It's difficult to pinpoint when Meridian began to become Meridian.

The area was first settled by the Choctaw Indians, but in 1831 through treaties the Choctaws relocated.

Shortly after the Choctaws, the area that would become Meridian was settled by a man named Richard McLemore, according to the City of Meridian Web site. McLemore recruited more families to the area by doling out free land, and eventually the railroads caused the area to grow into one of the larger cities in the state of Mississippi.

But much of what shaped Meridian, according to the Goldring/Woldenberg Institute of Southern Jewish Life, began with the neighboring community of Marion and the Jewish families that settled there.

In 1837, just a few years after Richard McLemore settled in Meridian, David Rosenbaum bought land in Marion. At least five jewish families are thought to have followed.

Names like Rosenbaum, Davidson, Threefoot, and Marks are all familiar to Meridianites and all began with Jewish families that immigrated to the area from Europe in the 19th Century.

According to ISJL, Meridian was once among the largest Jewish communities in the state, with 575 Jewish people living in Meridian in 1927.

Many of these Jewish families were highly active in the community. The Marks family, for example, aided in the creation of Highland Park through land donation.

This activism has continued even as the Jewish community in Meridian has dwindled: I.A. Rosenbaum, one of the most well-known local politicians in the history of Meridian, served as mayor into the 1980's. Barbaree Rosenbaum Heaster is a vocal advocate of downtown revitalization, serving with the Alliance for Downtown Meridian, and Marty Davidson is currently one of Meridian's leading philanthropists — just to name a few.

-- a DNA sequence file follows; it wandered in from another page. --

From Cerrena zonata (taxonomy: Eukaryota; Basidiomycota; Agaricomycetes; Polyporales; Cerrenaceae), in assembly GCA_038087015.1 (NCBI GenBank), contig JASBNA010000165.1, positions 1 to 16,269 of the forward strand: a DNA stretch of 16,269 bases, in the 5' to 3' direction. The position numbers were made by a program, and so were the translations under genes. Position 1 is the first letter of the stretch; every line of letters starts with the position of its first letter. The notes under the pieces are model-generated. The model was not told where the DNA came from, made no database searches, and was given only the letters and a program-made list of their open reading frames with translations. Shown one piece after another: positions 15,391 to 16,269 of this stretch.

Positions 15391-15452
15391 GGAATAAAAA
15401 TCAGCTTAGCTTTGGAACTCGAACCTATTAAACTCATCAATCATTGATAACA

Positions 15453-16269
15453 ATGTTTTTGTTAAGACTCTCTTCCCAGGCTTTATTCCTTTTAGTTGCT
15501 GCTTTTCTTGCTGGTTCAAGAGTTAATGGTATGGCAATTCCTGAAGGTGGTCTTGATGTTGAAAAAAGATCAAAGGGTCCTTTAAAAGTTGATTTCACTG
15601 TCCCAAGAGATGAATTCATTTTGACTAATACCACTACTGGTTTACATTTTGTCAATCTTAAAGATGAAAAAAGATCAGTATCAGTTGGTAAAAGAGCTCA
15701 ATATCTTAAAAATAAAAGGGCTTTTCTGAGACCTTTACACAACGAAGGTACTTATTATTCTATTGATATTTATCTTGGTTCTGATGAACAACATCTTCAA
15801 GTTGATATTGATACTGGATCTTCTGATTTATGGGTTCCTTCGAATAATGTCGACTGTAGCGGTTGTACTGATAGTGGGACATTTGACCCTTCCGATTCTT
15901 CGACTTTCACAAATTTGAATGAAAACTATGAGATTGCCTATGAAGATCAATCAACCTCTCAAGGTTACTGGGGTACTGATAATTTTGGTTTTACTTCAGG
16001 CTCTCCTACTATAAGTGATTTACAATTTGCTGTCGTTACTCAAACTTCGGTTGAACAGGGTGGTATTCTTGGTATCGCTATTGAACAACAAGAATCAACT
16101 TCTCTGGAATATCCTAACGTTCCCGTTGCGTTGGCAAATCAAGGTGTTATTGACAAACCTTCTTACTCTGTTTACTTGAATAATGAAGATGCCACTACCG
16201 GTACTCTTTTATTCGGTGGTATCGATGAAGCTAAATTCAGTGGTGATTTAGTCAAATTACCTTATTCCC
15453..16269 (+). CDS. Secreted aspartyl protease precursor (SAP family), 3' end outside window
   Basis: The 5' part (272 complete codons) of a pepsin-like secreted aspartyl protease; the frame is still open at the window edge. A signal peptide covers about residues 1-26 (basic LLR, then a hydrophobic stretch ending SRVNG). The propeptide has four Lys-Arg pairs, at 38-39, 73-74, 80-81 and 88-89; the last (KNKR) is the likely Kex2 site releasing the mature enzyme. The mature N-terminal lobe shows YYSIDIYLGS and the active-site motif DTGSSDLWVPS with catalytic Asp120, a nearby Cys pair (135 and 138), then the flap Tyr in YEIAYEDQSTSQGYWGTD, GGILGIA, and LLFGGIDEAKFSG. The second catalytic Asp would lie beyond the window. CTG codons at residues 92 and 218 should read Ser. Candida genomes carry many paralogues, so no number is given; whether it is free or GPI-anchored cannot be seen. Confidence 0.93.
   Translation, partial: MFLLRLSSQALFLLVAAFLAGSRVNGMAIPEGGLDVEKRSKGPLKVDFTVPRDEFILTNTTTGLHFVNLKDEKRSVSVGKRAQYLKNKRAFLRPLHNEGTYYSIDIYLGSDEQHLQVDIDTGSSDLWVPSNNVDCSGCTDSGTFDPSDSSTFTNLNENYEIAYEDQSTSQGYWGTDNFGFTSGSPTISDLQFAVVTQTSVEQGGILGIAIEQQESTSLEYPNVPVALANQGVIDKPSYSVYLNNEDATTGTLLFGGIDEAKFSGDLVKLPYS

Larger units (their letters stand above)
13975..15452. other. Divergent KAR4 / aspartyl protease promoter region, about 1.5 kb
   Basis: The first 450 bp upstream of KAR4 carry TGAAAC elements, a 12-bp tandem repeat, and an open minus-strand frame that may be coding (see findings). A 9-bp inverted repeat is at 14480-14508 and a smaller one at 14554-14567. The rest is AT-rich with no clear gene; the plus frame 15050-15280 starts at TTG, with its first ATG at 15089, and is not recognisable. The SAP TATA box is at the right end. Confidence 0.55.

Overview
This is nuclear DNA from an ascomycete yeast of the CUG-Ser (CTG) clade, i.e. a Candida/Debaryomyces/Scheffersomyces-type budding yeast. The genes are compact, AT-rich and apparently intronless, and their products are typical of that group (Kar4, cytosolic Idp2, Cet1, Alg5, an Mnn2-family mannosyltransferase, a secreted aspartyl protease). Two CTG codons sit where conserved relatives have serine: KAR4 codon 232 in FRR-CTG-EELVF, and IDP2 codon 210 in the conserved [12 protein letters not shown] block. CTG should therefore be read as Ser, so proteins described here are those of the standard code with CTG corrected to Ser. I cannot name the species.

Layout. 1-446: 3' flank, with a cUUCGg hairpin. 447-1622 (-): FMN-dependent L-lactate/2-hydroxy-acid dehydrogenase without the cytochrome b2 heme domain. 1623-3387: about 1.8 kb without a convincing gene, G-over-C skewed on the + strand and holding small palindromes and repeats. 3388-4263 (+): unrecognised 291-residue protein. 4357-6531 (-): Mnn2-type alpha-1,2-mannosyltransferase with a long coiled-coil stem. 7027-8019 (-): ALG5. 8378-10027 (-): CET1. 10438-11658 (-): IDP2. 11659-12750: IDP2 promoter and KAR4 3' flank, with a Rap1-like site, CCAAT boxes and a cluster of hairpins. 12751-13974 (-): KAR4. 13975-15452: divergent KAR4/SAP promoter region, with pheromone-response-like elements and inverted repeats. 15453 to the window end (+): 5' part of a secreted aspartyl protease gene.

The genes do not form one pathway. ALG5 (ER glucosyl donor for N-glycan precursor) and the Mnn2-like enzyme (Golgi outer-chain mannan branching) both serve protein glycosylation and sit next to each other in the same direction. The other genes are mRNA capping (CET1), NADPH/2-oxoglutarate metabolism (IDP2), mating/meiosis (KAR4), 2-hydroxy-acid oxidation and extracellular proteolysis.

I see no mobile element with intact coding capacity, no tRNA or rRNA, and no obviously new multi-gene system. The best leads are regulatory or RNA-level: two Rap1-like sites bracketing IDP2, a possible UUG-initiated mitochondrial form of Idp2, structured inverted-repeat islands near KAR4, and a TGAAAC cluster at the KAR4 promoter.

The Jewish community also had an enormous role in building business in Meridian. Some of those businesses, such as Loeb's clothing store and Meyer and Rosenbaum insurance, among others, still exist today.

Many of those that no longer exist have left their mark on the city. The most obvious of these are probably the Threefoot Building and the MSU-Riley Center for the performing arts.

The Threefoot building was originally an office building built by the Threefoot family, who changed their name from Dreyfus after immigrating, as an office building. Before the building, which is the most recognizable part of Meridian's skyline, was built, there was Threefoot Bros. and Co. hardware store.

Part of the MSU Riley Center was once the Marks-Rothenberg department store, which was one of the most frequented retail outlets in the city until Meridian's first mall was built in the 1970's and the retail center of the city moved away from downtown.

Despite the contributions of the Jewish community to Meridian, the city has not been immune to anti-semitism, particularly during the civil rights movement of the 20th century.

In the chaos that swept through the South in the 1960s, Beth Israel Temple was bombed by a Ku Klux Klan group from Jackson after church leadership spoke out against their attacks on black churches. According to Sammy Feltenstein, past president of Congregation Beth Israel, pieces of stained glass that survived the bombing were salvaged and adorn the front window of the Synagogue today.

Possibly the most dramatic, and therefore most remembered, act of anti-semitic violence that occurred in Meridian was the attempted bombing of the Meyer Davidson home on 29th Avenue in the late 1960s.

Tom Terrence and Kathy Ainsworth, from Jackson, were thwarted by police when they attempted to bomb the home, resulting, said Ward Calhoun of the Lauderdale County Department of Archives and History, in "a big shootout" in which Ainsworth was killed. Terrence was captured and in December 1968 was imprisoned.

Though the contributions of Jewish people to the foundations of Meridian are immeasurable, the Jewish community has greatly dwindled in recent years.

According to ISJL, there are less than 40 Jewish people currently living in Meridian — so few that Congregation Beth Israel, which is today the only Jewish place of worship in Meridian, is unable to support a full-time Rabbi and has services only once a month.

For more information on Jewish history in Meridian, check out ISJL's Encyclopedia of Southern Jewish Communities on the Web at www.isjl.org.



Sources: Woldring/Goldenberg Institute of Southern Jewish Life - Encyclopedia of Southern Jewish Communities, www.isjl.org. City of Meridian, www.meridianms.org. Lauderdale County Department of Archives and History.

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